Last year I did the Tri for Real #1 in my full sleeve wetsuit. It was way, way too warm for sleeves and I regretted that decision. This year I switched back to my sleeveless. My main goal for the swim was to not be slower than last year. I also wanted to try going out a little quicker than I am comfortable with..just to get ahead of the pack.

The quick start seemed to work as planned and I found myself in a comfortable zone in terms of not having too many people touching or bumping me. After I made the first turn, I eased up because I was worried about setting off the cramp in my left foot that has plagued me for the last couple of weeks. For the most part, I was happy with the swim. I managed to beat last year's time but it wasn't a PR. I think I did a little too much breast fact, I don't know why I did any breast stroke at all other than I was taking things just a bit too easy.

Still my favorite part of the swim

I walked into transition. I wanted a moment to get settle down and get ready for the ride.  Once I was at my bike, I made quick work of stripping off my wetsuit and getting on my cycling gear. While changing, I contemplated the ride. I just wanted to have a good ride. My biggest fear that I would be significantly slower than last year. 

Leaving T1


I love the bike course at Rancho Seco. It's a rolling out and back that just begs to be hammered. Maybe that's not the best plan of attack, but it's what I always find myself doing. The only part that slows you down is the speed bumps leaving the park and coming back. This year I made an attempt to bunny hop the bumps. Most of the time I failed, but I did manage to practically clear one of the bumps...almost LOL. It felt like a victory to me.

Highway 104 seemed rougher than in the past. I'm not sure if there was a fresh chip seal on it or not, but it was not smooth. About halfway out, I closed in on a pickup pulling a small trailer full of goats. The driver did not want to go around the riders in front of his truck. As the pickup crested a hill, he basically came to a stop until the riders could get rolling again. I had no choice but to slow to a crawl hoping that he would make his move on the descent. It took him a while, but he finally got rolling  only to slow down again when he came up on more riders :-/

On the way out, I was trying to figure out which direction the wind was blowing. It sort of felt like a cross wind, but I wasn't too sure. On the way back, however, it definitely felt like a head wind. I put my head down and pedaled. One thing that concerned me was the freshly cut weeds on the side of the road. It looked like they had been mowed within the last day or so because clippings were all over the road. My first thought was "goat heads" so I did my best not to ride through the mess.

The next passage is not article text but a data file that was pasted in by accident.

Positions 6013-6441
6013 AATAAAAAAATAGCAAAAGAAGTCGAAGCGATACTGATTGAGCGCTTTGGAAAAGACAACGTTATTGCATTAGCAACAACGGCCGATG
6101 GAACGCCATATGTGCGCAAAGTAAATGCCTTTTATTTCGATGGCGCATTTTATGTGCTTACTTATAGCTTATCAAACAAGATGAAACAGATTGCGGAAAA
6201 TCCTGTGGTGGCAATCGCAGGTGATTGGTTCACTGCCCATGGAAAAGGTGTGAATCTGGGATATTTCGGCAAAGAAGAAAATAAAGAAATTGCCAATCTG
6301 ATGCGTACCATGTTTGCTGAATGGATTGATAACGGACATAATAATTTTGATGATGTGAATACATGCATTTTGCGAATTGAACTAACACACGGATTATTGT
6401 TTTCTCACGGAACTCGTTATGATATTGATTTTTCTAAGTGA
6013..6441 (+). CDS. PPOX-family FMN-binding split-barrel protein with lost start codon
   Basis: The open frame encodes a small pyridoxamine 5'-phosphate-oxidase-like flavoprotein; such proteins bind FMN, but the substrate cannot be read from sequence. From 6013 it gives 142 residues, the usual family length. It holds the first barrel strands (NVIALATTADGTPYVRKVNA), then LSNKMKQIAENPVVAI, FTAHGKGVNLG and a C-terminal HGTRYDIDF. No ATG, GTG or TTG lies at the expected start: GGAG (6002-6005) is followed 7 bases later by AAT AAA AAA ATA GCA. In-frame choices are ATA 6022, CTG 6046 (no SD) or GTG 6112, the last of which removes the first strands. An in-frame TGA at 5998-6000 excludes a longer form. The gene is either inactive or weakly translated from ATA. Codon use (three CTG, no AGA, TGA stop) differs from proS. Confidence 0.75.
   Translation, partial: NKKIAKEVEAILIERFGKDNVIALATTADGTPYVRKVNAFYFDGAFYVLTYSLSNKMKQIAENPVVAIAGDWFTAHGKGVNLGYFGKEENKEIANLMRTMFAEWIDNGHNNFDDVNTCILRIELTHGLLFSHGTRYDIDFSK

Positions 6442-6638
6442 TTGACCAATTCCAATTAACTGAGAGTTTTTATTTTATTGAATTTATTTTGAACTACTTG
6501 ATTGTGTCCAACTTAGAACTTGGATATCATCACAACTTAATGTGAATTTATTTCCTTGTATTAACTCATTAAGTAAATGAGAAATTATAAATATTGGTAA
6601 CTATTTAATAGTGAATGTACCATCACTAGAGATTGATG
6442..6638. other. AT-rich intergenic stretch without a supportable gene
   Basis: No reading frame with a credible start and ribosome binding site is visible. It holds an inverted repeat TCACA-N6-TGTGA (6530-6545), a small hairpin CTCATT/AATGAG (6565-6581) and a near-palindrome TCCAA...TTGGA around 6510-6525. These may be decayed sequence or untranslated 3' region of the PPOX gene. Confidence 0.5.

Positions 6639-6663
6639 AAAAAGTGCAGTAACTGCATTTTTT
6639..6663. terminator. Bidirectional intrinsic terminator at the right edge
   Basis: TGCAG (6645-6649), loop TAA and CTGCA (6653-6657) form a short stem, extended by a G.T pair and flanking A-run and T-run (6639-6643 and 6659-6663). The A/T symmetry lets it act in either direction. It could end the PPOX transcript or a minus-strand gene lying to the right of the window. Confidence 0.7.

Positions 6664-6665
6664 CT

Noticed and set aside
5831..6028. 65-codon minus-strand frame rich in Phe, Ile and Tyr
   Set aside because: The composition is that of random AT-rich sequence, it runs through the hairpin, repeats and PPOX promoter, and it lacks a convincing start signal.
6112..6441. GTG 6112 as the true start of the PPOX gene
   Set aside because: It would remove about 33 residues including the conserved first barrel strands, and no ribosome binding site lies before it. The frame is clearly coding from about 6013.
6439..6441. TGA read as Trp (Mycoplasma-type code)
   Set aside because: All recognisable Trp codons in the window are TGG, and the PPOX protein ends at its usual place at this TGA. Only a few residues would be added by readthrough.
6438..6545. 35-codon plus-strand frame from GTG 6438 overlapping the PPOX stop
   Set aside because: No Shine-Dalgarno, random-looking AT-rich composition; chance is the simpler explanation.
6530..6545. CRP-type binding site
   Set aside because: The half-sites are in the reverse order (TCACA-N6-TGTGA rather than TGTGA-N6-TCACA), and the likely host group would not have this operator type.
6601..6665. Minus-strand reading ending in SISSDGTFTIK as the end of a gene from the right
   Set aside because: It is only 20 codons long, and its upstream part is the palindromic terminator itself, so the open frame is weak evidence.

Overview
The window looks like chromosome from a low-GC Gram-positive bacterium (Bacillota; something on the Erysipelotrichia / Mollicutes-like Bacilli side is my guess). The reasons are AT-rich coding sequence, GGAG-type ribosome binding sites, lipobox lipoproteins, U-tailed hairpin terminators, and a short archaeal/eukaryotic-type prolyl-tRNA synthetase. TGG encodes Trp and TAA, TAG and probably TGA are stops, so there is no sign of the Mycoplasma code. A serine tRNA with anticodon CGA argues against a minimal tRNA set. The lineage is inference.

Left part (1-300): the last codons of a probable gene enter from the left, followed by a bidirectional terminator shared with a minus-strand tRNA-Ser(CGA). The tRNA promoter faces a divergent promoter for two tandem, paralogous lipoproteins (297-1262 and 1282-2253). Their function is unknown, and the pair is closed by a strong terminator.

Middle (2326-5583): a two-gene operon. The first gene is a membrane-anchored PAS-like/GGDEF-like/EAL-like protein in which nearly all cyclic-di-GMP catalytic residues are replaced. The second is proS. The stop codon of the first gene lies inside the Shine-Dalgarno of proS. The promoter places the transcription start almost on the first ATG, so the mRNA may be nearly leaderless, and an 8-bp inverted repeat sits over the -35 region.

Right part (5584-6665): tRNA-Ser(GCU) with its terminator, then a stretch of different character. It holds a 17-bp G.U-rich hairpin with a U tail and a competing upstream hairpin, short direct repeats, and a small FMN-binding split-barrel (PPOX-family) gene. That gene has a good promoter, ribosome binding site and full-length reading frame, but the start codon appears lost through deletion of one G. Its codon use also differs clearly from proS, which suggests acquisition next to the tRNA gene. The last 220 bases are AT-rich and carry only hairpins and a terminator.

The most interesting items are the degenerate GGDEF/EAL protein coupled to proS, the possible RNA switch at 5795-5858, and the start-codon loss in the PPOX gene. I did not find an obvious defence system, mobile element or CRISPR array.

When I rolled back in to transition, HS told me that I was the first female in off the bike! I was thrilled!! He then pointed out that some lady just rolled in behind me. I hurried up and changed and headed out on the run course.

I need to learn how to do this...'s so much cooler than dismounting this way!


The run at Rancho Seco is tough...especially when it's hot. There are rolling hills, gravel roads, a paved road section and single track trail...oh, and there's not much shade. I never expect much from my run...especially after riding like a fool without a thought about pace.

Headed out on the run

As I turned off the grass on to the gravel road, the lady that rode into transition after me caught me and ran past me. She had a 54 on her leg. Runner...Just let her go...She's not in your age group...There will be others passing you.

As we neared the first aid station at mile one, I watched as she ran through it without taking anything to drink. I called out for ice and electrolytes. The ice went in my top and the electrolytes sort of made it in my mouth. I slowed to a walk to keep from spilling any more of my drink, tossed the cup, and then took off running again.

The lady with the 54 continued to move away from me. I comforted myself with my performance on the bike and reminded myself to stick to my plan which was basically keep moving forward. As we neared the second aid station, I would swear that she skipped this one too. Not me. More ice and water please. Ice down the top, water in my mouth and over my head. It was hot out, and I wanted to keep from overheating. As I ran the third mile, I dug some ice out of my top. I put a few cubes in my mouth and held a couple of pieces in each hand as I ran.